Published online by Cambridge University Press: 30 April 2022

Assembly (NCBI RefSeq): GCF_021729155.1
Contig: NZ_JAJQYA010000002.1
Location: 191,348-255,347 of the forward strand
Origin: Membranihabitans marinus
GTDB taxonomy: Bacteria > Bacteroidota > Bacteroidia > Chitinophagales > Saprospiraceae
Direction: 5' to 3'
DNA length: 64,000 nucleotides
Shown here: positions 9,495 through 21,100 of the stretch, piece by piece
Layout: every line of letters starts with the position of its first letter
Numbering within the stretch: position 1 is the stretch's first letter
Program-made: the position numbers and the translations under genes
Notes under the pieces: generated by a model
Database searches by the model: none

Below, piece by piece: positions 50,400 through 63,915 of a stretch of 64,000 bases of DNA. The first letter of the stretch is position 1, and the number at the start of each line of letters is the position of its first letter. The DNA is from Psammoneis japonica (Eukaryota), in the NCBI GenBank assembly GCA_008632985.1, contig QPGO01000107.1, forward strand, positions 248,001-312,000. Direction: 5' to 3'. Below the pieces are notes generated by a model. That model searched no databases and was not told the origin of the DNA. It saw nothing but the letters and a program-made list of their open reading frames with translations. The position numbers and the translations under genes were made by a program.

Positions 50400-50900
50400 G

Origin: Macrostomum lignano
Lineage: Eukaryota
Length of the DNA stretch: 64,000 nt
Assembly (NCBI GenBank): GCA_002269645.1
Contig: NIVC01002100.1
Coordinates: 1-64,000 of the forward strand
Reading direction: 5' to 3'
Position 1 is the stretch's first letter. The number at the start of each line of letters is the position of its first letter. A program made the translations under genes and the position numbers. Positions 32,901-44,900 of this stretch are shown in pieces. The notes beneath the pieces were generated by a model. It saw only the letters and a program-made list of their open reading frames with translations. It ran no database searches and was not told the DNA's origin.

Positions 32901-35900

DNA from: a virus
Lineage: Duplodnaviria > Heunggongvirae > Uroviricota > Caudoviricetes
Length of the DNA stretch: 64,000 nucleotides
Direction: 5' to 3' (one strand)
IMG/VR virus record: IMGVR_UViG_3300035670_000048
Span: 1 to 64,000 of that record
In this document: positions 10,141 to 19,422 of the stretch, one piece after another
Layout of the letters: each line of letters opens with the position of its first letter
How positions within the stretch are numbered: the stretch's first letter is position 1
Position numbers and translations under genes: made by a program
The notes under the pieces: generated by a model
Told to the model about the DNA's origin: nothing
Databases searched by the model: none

Grand narratives have proven remarkably persistent in the archaeology of the Near East despite the success of postmodern paradigms in archaeology. After presenting various examples of such grand narratives, this chapter will focus on the “grand connection” postulated in recent years between Çatalhöyük East and Köşk Höyük. Köşk Höyük, with its rich imagery and plastered skulls, has often been presented as the cultural descendant of Çatalhöyük East, continuing the same symbolic worlds that dominated in the Neolithic. In this chapter, this view will be problematized. Apart from the obvious problem that the Çatalhöyük East sequence is now known to continue with that of Çatalhöyuk West, which has assemblages that are completely different from those of Köşk Höyük/Tepecik, there are very clear differences between the Çatalhöyük East images and burial traditions and those of Köşk Höyük. Some of the marked differences that set these sites apart will be highlighted and these may help us to make sense of what happened in Asia Minor at the transition from the 7th to the 6th millennium cal BC.